Salone Ludico


Our “Salone” invites visitors to discover twelve projects conceived as ludic antidotes to a world filled with screens. Designed distractions that coerce us into playful and shared forms of interaction. Everyone plays. Electronic. Analog. Social. Play is a form of connection. Social platforms feign connecting us, but in the end they just leave us in limbo. Inversely, play is superficial by design, while secretly inviting us into a deeper understanding of each other and of our own limits.

Gravity - Salone Ludico

Designed and developed by the Media Design Master of the –HEAD Genève within an identity designed by students of Visual Communication, the Salone Ludico invites visitors to explore the nature of play. Projects range in scope and scale from robotic mixologists and domotic hi-fi to infinite rooms where space itself becomes the play station. For the more adventurous, an underground club proposes a redefinition of the seedy games room with updated parlour games of strategy and chance.

Salone Ludico from Media Design HEAD - Genève on Vimeo.

Ximoan from Media Design HEAD - Genève on Vimeo.

KBPS from Media Design HEAD - Genève on Vimeo.

Deadline from Media Design HEAD - Genève on Vimeo.

Penumbra from Media Design HEAD - Genève on Vimeo.

Penultimo from Media Design HEAD - Genève on Vimeo.

Oniri Islands


For a full listing of the projects and their authors, check out the dedicated website — Salone Ludico —, brilliantly designed and engineered by our web extraordinaire Marion Couesnon.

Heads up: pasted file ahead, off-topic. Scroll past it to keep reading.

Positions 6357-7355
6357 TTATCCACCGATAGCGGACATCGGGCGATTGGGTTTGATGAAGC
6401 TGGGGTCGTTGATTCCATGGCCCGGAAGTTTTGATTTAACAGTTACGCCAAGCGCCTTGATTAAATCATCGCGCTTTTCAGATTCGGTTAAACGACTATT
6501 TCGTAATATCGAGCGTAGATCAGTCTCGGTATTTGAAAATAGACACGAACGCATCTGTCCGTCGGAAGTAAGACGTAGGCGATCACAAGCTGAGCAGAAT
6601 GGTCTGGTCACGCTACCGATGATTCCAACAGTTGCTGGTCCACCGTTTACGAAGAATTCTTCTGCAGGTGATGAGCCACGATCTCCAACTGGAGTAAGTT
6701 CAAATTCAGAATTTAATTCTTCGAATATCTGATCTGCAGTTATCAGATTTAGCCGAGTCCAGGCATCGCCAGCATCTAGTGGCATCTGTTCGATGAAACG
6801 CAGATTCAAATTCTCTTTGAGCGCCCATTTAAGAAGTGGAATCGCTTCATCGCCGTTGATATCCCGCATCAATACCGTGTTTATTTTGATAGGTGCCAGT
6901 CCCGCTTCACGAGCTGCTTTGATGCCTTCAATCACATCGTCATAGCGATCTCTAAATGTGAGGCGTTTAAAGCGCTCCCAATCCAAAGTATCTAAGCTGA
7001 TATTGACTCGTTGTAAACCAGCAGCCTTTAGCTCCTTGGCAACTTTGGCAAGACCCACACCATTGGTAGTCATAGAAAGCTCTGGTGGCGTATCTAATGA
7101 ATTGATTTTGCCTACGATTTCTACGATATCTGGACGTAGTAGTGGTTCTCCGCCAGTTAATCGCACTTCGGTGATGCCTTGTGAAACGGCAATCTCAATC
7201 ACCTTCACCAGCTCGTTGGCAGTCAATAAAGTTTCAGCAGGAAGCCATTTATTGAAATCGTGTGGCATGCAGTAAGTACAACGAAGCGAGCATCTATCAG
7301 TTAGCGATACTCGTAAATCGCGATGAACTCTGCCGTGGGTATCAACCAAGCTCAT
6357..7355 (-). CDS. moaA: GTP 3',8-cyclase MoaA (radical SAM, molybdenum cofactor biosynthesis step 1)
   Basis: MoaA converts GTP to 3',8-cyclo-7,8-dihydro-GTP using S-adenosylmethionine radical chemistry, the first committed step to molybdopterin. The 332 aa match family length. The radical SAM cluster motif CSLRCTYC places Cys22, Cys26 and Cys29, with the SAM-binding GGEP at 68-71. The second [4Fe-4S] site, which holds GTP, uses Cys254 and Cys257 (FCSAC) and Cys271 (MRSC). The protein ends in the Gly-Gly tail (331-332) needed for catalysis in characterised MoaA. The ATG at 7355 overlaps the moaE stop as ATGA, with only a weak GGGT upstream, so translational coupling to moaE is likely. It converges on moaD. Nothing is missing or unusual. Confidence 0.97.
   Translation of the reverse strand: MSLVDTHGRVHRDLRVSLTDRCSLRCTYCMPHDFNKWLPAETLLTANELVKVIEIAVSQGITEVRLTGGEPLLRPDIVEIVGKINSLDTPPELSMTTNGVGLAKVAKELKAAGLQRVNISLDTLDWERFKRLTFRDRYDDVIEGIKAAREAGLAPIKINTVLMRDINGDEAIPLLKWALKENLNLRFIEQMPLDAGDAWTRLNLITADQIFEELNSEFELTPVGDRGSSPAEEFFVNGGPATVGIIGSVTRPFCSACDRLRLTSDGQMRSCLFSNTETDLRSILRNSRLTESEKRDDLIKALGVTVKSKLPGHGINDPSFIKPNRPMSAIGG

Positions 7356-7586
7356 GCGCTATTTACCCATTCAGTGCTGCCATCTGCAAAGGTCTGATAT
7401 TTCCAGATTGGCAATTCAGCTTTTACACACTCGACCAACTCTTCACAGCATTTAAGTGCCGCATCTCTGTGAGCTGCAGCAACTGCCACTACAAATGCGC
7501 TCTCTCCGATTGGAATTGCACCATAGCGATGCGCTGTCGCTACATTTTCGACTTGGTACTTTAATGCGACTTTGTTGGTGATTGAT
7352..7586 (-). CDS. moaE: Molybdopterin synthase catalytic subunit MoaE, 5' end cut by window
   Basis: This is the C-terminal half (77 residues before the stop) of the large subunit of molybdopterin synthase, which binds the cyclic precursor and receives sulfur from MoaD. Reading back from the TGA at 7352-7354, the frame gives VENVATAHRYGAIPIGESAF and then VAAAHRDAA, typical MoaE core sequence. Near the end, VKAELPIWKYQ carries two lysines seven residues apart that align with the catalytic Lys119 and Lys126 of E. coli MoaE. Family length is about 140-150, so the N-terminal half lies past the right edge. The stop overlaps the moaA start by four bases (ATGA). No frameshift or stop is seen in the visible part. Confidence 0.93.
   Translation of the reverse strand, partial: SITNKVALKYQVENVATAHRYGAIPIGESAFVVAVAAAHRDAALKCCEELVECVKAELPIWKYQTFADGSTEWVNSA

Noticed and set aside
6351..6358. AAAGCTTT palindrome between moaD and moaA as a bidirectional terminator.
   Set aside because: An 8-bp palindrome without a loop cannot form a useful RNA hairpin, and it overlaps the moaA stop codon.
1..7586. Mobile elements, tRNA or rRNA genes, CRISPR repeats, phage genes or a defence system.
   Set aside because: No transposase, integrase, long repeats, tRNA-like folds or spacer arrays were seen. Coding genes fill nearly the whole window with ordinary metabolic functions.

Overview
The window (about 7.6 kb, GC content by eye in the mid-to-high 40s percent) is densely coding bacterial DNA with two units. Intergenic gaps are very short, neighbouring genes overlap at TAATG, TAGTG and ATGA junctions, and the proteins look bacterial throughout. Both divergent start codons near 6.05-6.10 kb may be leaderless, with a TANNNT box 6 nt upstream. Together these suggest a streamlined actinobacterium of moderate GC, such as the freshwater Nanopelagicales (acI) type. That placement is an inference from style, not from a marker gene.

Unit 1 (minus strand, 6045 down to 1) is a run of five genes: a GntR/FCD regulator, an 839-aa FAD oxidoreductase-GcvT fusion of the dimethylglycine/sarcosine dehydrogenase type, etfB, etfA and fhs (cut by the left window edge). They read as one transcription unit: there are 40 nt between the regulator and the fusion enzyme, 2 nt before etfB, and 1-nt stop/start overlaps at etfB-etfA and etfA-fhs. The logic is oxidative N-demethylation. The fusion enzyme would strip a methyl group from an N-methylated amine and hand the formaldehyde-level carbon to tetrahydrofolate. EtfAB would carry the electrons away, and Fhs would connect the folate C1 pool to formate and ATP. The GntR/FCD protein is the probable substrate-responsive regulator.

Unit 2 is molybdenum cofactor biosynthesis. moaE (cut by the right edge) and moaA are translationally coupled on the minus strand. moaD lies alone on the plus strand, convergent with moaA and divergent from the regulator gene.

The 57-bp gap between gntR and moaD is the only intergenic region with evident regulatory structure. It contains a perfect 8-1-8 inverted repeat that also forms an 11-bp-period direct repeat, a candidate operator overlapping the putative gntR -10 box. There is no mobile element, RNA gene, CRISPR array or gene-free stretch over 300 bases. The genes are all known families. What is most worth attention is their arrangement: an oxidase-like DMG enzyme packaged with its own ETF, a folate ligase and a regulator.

The scenography was designed by Anette Lenz and her team of students — Emilie Excoffier, Romain Graille, David Héritier and Bastien Seon. They designed the typographical system, and all of the perspex-based signage that exploited an innovative aspect of internal reflexion where horizontal light escapes only along the points of the lasercuts. And we collaborated on this dynamic panneau that greeted visitors.

This was easily one of the largest projects I have ever curated or produced. While the space itself was relatively small, we packed a lot of unique experiences in an international design salon known more for its furniture and interiors than for interactive installations. The quality of the forms matched the fit and finish of the interaction design, and we had to develop a lot of our own software and hardware for each installation.

Here are a few images to give you a small peek at the scale of our process that took over a year to design, prototype, develop, and produce.

For a full list of the objects from Murmures: murmures-photo-selected-objets.pdf